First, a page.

But what has this to do with Peter? Jesus himself told Pontius Pilate, “My kingdom does not belong to this world” (John18:36). Yet, he sent the Apostles in his name, telling them to announce, “The kingdom of God is at hand for you” (Luke 10:9). From his many disciples, Jesus “appointed twelve [whom he also named apostles],” a word which is akin to the word ambassador; even the very title he gave to those he chose to “be with him” indicates the establishing of a kingdom; one who is not a king has no need of ambassadors (Mark 3:14). It should be remembered that Jesus himself began his public ministry announcing, “Repent, for the kingdom of heaven is at hand” (Matthew 4:17). To be sure, the kingdom of Jesus is not an earthly, temporal kingdom, but an eternal kingdom, one without end, one not bound by time and place; his kingdom, his reign, extends beyond that of Israel to encompass the entire cosmos and all time.

The Lord first made his covenant with Israel to foreshadow the covenant he would make with all of humanity. In the fullness of time, the Son of God sealed “the new and eternal covenant” with the new Israel in his own blood. Through his appointment of the Twelve Apostles, Jesus makes clear that “the definitive time has arrived in which to constitute the new People of God, the people of the twelve tribes, which now becomes a universal people, his Church.”[1]  It is the Church, founded upon the rock of Peter, which is the new Israel.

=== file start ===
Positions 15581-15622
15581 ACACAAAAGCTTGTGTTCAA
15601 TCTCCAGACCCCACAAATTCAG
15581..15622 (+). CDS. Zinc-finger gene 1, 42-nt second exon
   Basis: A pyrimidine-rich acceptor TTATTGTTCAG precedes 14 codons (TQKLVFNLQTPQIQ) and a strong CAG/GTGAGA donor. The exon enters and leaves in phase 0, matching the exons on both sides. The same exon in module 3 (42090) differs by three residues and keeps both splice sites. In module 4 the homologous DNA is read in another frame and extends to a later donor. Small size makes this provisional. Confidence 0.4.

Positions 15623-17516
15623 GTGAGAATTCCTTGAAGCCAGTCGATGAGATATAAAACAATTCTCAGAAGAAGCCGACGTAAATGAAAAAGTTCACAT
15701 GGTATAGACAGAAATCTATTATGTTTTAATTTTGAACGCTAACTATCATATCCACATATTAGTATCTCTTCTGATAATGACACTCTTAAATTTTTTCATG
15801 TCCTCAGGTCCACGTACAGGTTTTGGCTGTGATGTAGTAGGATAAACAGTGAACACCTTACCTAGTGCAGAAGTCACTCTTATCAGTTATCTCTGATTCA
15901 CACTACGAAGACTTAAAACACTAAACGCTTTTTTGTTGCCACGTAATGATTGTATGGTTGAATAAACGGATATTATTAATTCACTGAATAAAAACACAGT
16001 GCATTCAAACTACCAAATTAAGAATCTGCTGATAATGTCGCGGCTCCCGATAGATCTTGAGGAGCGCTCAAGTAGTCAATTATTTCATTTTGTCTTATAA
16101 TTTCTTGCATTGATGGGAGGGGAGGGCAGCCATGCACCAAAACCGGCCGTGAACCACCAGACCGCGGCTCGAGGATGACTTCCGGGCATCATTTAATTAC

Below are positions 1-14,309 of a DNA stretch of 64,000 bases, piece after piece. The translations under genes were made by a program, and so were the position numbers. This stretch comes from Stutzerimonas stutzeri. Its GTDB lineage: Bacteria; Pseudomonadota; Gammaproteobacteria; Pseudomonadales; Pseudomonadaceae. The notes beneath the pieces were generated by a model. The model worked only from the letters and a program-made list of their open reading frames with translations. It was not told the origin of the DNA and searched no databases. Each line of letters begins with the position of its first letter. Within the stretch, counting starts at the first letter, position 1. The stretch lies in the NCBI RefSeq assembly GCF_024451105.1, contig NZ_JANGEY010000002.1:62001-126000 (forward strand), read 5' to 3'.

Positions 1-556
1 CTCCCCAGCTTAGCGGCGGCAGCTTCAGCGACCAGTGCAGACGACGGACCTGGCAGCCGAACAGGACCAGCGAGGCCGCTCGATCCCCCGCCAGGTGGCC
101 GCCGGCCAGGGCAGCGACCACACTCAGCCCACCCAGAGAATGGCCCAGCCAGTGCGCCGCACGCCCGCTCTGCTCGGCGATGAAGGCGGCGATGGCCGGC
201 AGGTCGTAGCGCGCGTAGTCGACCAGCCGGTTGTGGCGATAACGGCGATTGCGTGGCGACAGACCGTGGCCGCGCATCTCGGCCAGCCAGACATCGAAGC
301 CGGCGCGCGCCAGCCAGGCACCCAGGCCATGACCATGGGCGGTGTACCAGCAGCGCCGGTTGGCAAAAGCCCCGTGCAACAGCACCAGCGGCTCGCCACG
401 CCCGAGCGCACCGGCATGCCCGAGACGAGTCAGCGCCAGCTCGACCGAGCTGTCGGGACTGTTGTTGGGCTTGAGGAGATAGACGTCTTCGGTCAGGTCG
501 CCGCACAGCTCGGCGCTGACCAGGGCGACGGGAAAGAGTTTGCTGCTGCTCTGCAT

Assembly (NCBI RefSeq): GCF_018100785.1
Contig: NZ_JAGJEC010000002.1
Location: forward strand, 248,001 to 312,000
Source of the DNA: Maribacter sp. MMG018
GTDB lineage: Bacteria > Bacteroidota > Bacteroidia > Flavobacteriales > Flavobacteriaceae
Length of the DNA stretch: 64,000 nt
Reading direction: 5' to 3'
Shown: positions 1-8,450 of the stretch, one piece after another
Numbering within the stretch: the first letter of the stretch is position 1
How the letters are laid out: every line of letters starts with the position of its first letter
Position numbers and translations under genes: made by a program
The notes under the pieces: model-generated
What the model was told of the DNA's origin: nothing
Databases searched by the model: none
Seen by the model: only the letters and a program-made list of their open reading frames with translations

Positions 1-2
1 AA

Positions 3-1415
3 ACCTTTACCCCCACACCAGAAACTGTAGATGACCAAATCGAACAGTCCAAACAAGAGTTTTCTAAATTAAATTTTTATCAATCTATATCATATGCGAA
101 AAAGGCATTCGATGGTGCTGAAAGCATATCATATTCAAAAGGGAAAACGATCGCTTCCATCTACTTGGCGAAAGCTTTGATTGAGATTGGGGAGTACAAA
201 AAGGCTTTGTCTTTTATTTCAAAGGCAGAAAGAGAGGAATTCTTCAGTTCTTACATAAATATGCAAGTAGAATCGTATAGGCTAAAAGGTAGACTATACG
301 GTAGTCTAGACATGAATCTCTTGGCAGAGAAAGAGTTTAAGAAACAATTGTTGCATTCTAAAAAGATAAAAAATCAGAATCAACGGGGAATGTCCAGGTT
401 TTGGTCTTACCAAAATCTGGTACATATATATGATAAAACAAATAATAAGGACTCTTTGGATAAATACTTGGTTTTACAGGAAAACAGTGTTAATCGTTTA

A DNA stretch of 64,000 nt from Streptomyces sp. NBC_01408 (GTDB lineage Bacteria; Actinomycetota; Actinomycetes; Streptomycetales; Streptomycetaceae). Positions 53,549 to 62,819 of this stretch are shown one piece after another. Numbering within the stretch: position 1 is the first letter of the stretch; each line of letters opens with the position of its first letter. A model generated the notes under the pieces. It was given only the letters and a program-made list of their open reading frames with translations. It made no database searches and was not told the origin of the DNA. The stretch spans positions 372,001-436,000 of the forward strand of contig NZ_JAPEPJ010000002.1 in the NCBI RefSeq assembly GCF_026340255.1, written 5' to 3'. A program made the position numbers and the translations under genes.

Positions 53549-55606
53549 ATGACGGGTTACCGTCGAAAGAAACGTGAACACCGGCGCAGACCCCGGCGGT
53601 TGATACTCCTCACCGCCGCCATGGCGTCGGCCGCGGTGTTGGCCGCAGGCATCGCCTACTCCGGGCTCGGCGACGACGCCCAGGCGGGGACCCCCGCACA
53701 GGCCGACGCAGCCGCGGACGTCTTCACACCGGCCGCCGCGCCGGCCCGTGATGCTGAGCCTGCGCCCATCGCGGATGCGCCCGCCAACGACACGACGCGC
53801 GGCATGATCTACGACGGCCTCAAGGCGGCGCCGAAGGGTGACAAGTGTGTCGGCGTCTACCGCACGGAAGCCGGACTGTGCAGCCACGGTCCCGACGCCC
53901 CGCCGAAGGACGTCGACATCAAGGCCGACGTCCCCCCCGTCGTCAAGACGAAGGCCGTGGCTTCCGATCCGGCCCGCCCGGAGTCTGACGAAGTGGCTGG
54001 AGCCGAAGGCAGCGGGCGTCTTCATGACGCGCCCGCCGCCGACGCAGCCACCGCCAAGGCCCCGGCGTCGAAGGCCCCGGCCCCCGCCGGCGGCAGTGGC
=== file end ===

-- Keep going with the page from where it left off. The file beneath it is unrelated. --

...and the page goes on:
We see, then, in this passage from Saint Matthew’s Gospel, that Jesus uses three symbols regarding his Church:

Peter will be the rocky foundation on which he will build the edifice of the Church; he will have the keys of the Kingdom of Heaven to open or close it to people as he sees fit; lastly, he will be able to bind or to loose, in the sense of establishing or prohibiting whatever he deems necessary for the life of the Church. It is always Christ’s Church, not Peter’s.[2]

Peter did not make the Church; he received it from Christ Jesus.  Peter did not create his faith; he received it from the Father.  Peter is not free to do with the Church whatever he wishes, but only the will of the Lord. Peter is, as it were, not the King but the Master of the Palace; he speaks not in his own name, but in the name of Jesus Christ. 

What is more, the office of the Master of the Palace continued beyond the life of the first Master of the Palace; the doors to the King had to continually be opened and shut. So it is with the office of Peter: the keys must continually be held and so Peter must also have successors, whom we call the Popes.